Figure 10: Unsaturated fats, usually vegetable oils, are subjected to the process of hydrogenation in order to turn them into saturated fats.

Figure 10 : Unsaturated fats, usually vegetable oils, are subjected to the process of hydrogenation in order to turn them into saturated fats.

The purpose of industrial hydrogenation is to create solid fats, which are more desirable for deep-frying, out of vegetable oils. This is done because vegetable oils are much less expensive than naturally saturated fats such as lard. Crisco™ and margarine are two such chemically-produced saturated fats that are made of hydrogenated vegetable oils. Crisco™, or shortening, is cheaper than lard but can be used similarly and gives similar taste. Margarine, or oleo, was developed as a cheaper substitute for butter, particularly during the era of the World Wars and global depressions that marked the first half of the 20 th century, when rationing and scarcity of staples was common. Today, many packaged desserts and candies also have these kinds of industrially produced saturated fats, which often cost less than natural saturated fats but provide better texture and firmness than unsaturated fats. During hydrogenation, occasionally the chemical reaction does not go to completion and the process of turning a cis unsaturated fat into a saturated fat creates a trans fat instead.

In recent years, trans fats have received a lot of attention from dieticians and the general public because of their association with elevated health risks. Individuals with diets higher in trans fats are more likely to develop coronary heart disease, suffer heart attacks and stroke, and die earlier than those with diets low in trans fats (Mensink & Katan, 1990). It was always known that hydrogenation produces some trans fats, but because they are not acutely toxic, their long-term health dangers are only now being realized.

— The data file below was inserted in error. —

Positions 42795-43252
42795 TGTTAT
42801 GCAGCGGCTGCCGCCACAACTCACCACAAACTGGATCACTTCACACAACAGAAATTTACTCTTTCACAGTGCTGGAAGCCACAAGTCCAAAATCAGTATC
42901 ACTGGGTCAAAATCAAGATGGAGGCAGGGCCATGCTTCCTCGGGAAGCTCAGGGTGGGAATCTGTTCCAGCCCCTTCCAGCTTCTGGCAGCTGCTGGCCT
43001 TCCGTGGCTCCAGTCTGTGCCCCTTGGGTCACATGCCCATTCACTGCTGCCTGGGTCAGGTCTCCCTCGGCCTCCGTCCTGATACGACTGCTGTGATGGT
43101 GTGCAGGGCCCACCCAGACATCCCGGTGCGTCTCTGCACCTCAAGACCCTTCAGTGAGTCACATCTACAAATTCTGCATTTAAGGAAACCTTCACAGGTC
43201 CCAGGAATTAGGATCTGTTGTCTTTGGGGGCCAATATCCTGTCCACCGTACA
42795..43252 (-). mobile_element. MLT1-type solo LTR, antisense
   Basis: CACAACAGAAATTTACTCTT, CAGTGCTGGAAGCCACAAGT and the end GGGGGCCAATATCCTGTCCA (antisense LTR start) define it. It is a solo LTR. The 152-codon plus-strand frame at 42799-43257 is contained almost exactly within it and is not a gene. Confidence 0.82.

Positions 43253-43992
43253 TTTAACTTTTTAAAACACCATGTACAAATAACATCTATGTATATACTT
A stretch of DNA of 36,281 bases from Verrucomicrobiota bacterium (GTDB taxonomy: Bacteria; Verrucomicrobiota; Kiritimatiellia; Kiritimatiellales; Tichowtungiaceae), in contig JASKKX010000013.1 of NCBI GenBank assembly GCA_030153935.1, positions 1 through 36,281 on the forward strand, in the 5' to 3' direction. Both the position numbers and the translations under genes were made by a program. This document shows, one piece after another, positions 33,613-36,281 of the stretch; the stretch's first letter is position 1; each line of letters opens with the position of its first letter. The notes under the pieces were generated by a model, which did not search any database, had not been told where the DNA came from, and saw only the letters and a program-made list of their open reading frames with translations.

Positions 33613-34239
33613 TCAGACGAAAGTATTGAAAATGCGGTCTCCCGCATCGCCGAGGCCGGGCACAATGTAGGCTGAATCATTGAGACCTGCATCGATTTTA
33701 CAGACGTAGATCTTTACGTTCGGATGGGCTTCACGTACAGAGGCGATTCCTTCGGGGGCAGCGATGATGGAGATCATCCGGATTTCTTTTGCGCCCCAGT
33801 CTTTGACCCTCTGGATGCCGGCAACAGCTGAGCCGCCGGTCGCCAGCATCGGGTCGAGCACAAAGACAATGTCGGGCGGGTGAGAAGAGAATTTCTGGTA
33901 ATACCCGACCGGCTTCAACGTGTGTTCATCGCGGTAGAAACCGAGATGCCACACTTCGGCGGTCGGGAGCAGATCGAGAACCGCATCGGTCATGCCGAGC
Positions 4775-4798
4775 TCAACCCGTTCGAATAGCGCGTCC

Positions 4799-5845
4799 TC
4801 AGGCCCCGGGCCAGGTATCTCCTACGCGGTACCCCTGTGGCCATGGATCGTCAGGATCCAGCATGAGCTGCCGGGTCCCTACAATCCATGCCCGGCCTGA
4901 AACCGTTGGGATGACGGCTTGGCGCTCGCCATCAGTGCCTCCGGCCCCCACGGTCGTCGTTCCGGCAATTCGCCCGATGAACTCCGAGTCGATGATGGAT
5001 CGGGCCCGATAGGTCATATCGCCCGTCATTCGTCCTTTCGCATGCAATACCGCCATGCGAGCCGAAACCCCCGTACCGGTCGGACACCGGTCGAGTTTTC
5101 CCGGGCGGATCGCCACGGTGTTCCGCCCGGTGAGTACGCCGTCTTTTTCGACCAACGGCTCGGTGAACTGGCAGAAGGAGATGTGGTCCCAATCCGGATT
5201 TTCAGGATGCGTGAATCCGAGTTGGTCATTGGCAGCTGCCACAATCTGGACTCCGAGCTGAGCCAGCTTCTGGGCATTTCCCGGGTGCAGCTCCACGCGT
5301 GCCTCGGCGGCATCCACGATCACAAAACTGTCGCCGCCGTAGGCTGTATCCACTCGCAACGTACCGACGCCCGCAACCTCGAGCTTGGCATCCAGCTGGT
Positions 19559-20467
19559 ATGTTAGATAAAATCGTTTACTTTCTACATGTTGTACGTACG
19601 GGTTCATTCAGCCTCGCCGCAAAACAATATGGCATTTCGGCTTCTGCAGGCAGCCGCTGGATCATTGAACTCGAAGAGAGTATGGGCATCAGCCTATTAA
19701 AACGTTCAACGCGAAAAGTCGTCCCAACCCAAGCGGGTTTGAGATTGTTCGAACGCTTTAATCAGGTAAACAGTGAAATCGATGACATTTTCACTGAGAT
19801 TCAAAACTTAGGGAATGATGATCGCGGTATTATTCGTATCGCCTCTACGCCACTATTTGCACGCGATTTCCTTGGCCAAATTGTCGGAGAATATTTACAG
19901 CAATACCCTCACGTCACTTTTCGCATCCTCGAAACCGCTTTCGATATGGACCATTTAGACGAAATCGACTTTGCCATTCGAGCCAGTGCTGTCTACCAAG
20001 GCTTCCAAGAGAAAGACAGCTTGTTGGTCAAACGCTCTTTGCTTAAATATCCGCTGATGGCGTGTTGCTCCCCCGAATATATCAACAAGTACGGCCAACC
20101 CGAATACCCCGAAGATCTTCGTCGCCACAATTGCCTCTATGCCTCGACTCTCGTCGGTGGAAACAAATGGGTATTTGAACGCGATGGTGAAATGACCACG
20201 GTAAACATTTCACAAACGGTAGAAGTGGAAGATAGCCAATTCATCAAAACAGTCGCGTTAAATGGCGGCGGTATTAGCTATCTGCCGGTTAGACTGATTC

Scientists have discovered the reason for these elevated risks: Trans fats spend a much longer amount of time in our bloodstream after we consume them, instead of being quickly absorbed into our cells . Unlike saturated fats and cis unsaturated fats, trans fats don't appear in nature in very large amounts – they are an "unnatural" form of fat which humans are not well designed to consume. Because humans only began to eat trans fats in the 20 th century (other than the very tiny amounts that are present in some forms of red meat), we do not have receptor molecules in our blood vessels that seek out these trans fats and remove them from the bloodstream. Thus, when we consume trans fats, they persist in our bloodstream for a very long time, compared to natural forms of fat. The longer these molecules spend in our bloodstream, the more they can contribute to the formation of clots, plaques, and hardened arteries. For this reason, the United States Food and Drug Administration has recently made a preliminary determination that trans fats are “not generally recognized as safe,” a determination that will likely lead to a complete ban on their presence in foodstuffs (Brownell & Pomeranz, 2014).